Synthesis Sunday - Chapter Seven - Meaning in Relationship

If you are a regular reader of this blog, then you know that I try to synthesize a chapter per week of a music therapy textbook. I will do this by the end of today, but it will be a bit delayed. Chapter seven is starting off to be very interesting, and I want to make sure that I do it full justice. I'll spend time in between church services this morning reading and thinking. There should be a synthesis later this afternoon.

UPDATED AFTER I ACTUALLY DID WHAT I SAID I WOULD DO!

Chapter seven of Music therapy in context: Music, meaning and relationship is entitled, "Meaning in relationship: The music between. In this chapter, Mercedes Pavlicevic continues the thoughts that she started in Chapter six but goes more in depth about what is happening in music therapy treatment rather than just what happens in music improvisation from a music psychology aspect. She makes a case for music therapy as a unique interpersonal experience that is more than what pathology the client brings to the session.

The pages between 92 and 97 offered me many things to think about. 

"Music therapy improvisation can generate a context which is not only intermusical, but interpersonal" (p. 92). The therapist shapes music around what the client brings, regardless of the musical skill of the client. All sounds can and often are considered musical. If a client is screaming (as my friend last Wednesday was), the music therapist can match the pitches and the volume and the intensity of the sound to reflect what the client is bringing to the music. Through interacting with one another in the music therapy environment, the therapist and the client become an entity of music.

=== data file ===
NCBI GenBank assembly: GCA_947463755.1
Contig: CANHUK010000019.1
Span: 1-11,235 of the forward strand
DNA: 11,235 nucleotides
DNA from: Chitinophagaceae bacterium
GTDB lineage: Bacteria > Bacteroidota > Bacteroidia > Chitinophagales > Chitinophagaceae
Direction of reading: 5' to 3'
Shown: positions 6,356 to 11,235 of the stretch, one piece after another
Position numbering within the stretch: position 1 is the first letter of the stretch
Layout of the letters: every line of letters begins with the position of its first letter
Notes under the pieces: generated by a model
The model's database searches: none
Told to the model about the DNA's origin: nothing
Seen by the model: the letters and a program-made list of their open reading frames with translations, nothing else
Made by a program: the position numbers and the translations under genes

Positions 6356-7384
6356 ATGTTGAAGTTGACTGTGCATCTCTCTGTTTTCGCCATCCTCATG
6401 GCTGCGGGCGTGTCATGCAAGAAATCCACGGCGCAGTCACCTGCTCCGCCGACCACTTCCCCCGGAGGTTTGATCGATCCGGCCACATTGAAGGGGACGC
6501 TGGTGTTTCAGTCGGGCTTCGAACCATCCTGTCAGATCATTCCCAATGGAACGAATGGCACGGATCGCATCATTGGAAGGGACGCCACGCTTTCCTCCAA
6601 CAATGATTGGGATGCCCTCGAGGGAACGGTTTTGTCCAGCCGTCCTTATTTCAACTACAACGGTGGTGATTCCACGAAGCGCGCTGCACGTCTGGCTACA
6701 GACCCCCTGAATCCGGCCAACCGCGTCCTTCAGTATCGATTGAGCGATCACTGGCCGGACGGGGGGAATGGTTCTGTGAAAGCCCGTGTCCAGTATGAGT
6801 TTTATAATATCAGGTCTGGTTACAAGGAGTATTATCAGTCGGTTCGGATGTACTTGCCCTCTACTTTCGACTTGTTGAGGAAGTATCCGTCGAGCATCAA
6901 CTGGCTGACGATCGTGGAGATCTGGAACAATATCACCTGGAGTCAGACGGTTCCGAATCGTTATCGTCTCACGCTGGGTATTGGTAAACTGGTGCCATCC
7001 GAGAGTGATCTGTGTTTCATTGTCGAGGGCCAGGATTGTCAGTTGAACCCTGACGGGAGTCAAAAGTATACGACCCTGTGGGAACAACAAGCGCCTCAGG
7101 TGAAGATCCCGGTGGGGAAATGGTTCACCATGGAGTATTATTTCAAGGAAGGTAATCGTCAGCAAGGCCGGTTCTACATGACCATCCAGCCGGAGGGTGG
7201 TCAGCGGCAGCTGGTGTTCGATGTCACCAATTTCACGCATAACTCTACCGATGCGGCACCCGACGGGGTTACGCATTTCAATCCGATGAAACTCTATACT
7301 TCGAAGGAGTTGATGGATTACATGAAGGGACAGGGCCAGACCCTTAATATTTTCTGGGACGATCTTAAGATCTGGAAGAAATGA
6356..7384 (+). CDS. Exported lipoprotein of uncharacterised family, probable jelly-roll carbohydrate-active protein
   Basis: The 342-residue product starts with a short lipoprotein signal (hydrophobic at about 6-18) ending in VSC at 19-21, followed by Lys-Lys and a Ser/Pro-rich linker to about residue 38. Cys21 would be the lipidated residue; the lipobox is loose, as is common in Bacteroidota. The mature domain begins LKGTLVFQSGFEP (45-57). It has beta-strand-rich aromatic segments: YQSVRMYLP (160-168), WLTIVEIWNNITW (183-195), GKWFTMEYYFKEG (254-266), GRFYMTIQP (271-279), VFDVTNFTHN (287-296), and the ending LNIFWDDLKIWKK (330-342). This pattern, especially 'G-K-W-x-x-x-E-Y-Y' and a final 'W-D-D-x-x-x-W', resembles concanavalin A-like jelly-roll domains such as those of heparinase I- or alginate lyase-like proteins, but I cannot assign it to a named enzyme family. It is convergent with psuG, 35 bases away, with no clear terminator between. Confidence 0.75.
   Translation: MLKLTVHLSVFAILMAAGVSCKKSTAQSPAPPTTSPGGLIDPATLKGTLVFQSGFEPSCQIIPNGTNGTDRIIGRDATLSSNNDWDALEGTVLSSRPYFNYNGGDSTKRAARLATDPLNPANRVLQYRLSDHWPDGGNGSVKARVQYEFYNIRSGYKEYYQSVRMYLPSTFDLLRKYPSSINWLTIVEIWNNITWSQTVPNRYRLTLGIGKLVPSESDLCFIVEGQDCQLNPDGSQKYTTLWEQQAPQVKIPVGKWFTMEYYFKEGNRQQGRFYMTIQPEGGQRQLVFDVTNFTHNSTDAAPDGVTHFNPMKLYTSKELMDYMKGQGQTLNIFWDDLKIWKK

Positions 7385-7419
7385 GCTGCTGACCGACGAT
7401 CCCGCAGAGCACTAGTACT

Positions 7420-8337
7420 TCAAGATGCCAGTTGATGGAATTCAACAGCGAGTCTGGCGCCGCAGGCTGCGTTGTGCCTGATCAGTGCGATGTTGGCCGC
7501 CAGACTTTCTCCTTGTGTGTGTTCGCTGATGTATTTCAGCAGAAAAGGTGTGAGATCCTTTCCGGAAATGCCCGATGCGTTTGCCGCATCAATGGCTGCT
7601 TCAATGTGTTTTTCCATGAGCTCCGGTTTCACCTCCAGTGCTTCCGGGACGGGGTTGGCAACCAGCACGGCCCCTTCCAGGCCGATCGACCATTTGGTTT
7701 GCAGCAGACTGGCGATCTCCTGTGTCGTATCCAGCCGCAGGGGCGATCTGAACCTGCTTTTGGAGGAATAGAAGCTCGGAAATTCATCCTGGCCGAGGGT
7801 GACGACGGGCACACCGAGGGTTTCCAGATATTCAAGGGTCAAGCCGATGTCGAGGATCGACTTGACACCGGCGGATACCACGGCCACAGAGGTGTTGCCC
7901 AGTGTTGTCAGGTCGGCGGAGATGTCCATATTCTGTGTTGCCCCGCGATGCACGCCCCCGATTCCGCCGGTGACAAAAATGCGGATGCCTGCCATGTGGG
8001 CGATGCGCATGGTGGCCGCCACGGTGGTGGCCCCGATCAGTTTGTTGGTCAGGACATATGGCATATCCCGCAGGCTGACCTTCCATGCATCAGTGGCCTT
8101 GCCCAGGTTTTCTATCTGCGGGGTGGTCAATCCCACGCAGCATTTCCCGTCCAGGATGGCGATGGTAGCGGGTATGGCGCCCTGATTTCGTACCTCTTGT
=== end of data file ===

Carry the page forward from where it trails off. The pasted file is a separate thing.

"Aldridge (1993a) reminds us that music therapy cannot restrict itself to the medical axis of health-illness" (p. 93). The point of this train of thought was to illustrate that participation in music therapy improvisation often allows the client's focus to change from "diagnosis" to "interaction." How often do you see a comment that "music therapy made her laugh again" or "When he was in music therapy, he was acting like a boy, not like a boy in a wheelchair?" "The creative arts potentiate us: they elicit the tension between who we are and how we might be, and in music therapy this happens in an interpersonal context" (p. 93). Without that interpersonal interaction, therapy does not occur.

On pages 95 & 96, Pavlicevic laid out a model of levels of engagement based on the writings of Humphrey in 1992. I found this model to be very interesting, and I translated it into a graphic representation of the continuum discussed by Humphrey and Pavlicevic. Here it is...
I will probably take a break from this next week as I will not really be in a position to do my reading, but I think I've found quite a bit to think about in the most recent chapter.

Thank you, Mercedes Pavlicevic, for writing a text that continually challenges and simultaneously supports things that I think and believe about music, therapy, and me!



Pavlicevic, M. (1997). Music therapy in context: Music, meaning and relationship. London: Jessica Kingsley.

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